This opinion piece is half of a new Credit Union Times feature Forum Focus, which will comprise opposing viewpoints on key credit union issues.
The initial predictions that branches would no longer be relevant surfaced around the time ATMs were first deployed in the early 1970s. Despite numerous predictions since then, branches continue to be an essential element of delivery strategy. At Tower, we recognize the branch network may eventually become obsolete, but until our members tell us branches are no longer relevant, we will continue to selectively expand our branch network where the demographics, location and break-even forecasts tell us it is prudent to do so.
Credit union executives who decide to close down their branch network and rely strictly on remote and electronic banking may regret that decision. We believe branches are still important because our members continue to tell us so.
Based on Tower’s most recent member survey, our members believe branches are most important for making cash and check deposits, resolving problems and obtaining cash. Over 65% of our members say convenient office hours are important, and 63% want convenient office locations. Over 80% prefer having employees available to answer questions, and 87% want prompt resolutions to their problems, with many wanting face-to-face contact.
Branches are a valuable tool in building meaningful and sustainable relationships. For over a decade, Tower has employed a blended delivery strategy, coupling remote and electronic solutions with branches, to enhance the likelihood that our members continue to consider Tower as their primary financial institution. A financial institution with only electronic access can still attain PFI status with most of its members, but it requires more time without a branch network.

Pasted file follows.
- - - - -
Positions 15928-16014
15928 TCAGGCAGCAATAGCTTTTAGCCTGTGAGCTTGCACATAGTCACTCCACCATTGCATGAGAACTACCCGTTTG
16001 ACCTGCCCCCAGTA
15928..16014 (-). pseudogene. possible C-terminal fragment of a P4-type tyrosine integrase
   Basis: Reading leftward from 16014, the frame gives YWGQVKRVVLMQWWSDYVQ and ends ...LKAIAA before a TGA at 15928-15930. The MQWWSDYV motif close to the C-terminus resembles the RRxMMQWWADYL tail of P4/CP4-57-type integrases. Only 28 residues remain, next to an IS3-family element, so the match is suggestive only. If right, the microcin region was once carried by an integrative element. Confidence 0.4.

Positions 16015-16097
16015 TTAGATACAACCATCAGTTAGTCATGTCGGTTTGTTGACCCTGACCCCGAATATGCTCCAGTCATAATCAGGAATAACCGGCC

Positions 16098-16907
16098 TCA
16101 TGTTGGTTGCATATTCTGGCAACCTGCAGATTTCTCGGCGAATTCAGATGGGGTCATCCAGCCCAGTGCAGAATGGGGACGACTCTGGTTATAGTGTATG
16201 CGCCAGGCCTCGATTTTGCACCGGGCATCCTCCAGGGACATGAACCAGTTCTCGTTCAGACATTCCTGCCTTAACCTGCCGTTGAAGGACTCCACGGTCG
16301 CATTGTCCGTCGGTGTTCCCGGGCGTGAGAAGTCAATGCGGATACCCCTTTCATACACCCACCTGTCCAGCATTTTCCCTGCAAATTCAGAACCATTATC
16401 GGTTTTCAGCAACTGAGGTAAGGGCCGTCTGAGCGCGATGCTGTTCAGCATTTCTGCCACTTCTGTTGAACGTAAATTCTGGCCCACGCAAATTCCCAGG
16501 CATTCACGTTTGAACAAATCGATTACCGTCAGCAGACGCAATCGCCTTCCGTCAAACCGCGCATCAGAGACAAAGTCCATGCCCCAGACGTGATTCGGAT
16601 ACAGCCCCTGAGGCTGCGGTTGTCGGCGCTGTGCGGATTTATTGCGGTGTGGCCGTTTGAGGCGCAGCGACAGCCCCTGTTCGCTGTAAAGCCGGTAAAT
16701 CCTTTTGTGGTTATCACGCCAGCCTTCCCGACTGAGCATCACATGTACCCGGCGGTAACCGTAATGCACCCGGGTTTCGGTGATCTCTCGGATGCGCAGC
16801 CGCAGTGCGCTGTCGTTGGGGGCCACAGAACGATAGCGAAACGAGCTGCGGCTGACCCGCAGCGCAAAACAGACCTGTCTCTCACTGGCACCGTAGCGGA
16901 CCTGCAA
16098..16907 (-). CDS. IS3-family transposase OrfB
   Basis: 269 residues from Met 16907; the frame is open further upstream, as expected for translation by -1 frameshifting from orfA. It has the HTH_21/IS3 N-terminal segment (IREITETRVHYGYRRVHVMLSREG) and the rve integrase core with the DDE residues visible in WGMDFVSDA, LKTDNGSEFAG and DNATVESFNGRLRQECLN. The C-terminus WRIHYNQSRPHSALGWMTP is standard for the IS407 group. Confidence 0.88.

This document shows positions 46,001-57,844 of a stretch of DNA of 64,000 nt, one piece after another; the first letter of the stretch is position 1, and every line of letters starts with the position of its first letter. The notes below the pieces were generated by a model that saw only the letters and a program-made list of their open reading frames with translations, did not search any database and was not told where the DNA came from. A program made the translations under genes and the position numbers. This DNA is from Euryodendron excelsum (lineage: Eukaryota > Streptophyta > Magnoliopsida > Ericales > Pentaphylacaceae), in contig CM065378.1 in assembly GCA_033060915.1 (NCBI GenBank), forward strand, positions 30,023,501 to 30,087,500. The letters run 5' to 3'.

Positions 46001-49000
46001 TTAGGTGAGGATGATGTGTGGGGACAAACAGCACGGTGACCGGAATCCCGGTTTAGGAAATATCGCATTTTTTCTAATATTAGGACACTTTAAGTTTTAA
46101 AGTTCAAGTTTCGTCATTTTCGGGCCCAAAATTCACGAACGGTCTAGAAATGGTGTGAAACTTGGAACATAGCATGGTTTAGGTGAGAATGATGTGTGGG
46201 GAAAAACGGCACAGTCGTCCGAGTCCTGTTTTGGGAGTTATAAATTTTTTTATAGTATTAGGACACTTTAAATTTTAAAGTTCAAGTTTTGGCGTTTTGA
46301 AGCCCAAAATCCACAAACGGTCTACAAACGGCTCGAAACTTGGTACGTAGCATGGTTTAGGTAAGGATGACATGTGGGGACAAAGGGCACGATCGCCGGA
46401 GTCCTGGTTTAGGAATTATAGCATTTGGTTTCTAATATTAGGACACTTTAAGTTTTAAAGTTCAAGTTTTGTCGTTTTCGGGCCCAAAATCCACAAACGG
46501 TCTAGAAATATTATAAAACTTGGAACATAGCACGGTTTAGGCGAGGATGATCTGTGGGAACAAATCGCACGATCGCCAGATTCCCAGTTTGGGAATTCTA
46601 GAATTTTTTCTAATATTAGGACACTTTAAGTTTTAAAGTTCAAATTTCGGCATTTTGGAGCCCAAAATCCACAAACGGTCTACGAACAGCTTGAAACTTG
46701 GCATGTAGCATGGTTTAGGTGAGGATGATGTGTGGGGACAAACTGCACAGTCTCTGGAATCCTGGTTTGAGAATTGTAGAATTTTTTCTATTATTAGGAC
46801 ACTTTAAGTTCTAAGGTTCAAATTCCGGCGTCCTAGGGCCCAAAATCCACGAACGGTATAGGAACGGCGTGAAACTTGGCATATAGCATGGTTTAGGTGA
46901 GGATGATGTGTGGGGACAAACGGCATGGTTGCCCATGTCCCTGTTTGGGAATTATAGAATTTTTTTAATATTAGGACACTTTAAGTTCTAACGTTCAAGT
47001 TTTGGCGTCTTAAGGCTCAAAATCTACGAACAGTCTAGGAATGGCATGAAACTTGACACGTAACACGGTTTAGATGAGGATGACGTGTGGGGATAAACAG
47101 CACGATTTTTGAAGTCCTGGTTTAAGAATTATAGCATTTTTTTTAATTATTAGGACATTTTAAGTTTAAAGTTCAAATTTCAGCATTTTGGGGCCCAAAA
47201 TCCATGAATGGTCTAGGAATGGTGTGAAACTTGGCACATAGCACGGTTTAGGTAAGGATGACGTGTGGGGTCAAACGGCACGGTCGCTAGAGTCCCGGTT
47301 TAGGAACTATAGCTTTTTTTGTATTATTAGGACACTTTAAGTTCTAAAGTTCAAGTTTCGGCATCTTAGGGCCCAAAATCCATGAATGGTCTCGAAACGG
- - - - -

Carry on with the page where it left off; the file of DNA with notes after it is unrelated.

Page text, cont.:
We are well aware electronic delivery is cheaper and gaining some traction in the marketplace, but we expect branches will remain a vital component of our strategy for at least the next five to 10 years.
Branches create intrinsic value for a credit union. They provide essential exposure in areas where members work or live. They give greater comfort to members, knowing that a branch is nearby when they think about opening a checking account. They create linkage with members as part of their local community, and they increase the likelihood that members will become personally attached to the credit union and see its importance in their long-term financial well-being.
Becoming a known quantity in the community, by associating a face with the credit union, can go a long way during periods of economic turmoil or when competition enters the local marketplace. Branches can have a significant impact on increasing member trust and loyalty, thereby maximizing PFI potential.
Maintaining a network and adding new branches is costly. But if coupled with increased efficiencies and effective utilization of new technologies, branches can be affordable and become more profitable by attracting new deposits, originating loans, and cross selling products and services. Some successful strategies that Tower has used are employing its hub and spoke branching concept, enhancing branch efficiencies with the use of cash dispensing and remote-teller technologies and redeploying employees from existing locations to new branches.
Our hub and spoke branching links larger hub branches with much smaller spoke branches. It has been valuable in minimizing management staff at smaller branches, with management advice and assistance coming from larger branches when needed. It is a smaller branch footprint with fewer staff at each branch and greater efficiencies that has allowed us to expand our branch network without incurring significant increases in overhead costs. The ongoing challenge is to maintain service levels with fewer employees.
These strategies seem to be working. According to a recent Raddon Financial Group study, Tower’s average combined household balances were $38,600 (95th percentile) and net income per household was $221 (91st percentile). Household penetration of checking accounts was 72.6% (98th percentile) and credit cards was 40.5% (97th percentile). Household retention was 98.3% (85th percentile), services per household were 3.00 (99th percentile) and accounts per household were 4.76 (98th percentile).
Maintaining a branch network may not be necessary for all credit unions, such as those at universities, which have a relatively homogeneous and technology savvy membership. But for many credit unions, it remains a valuable and relevant component of service delivery.
Richard L. Brake is senior VP, member services at Tower Federal Credit Union, Laurel, Md.
Contact 301-497-7042 or Richard.Brake@towerfcu.org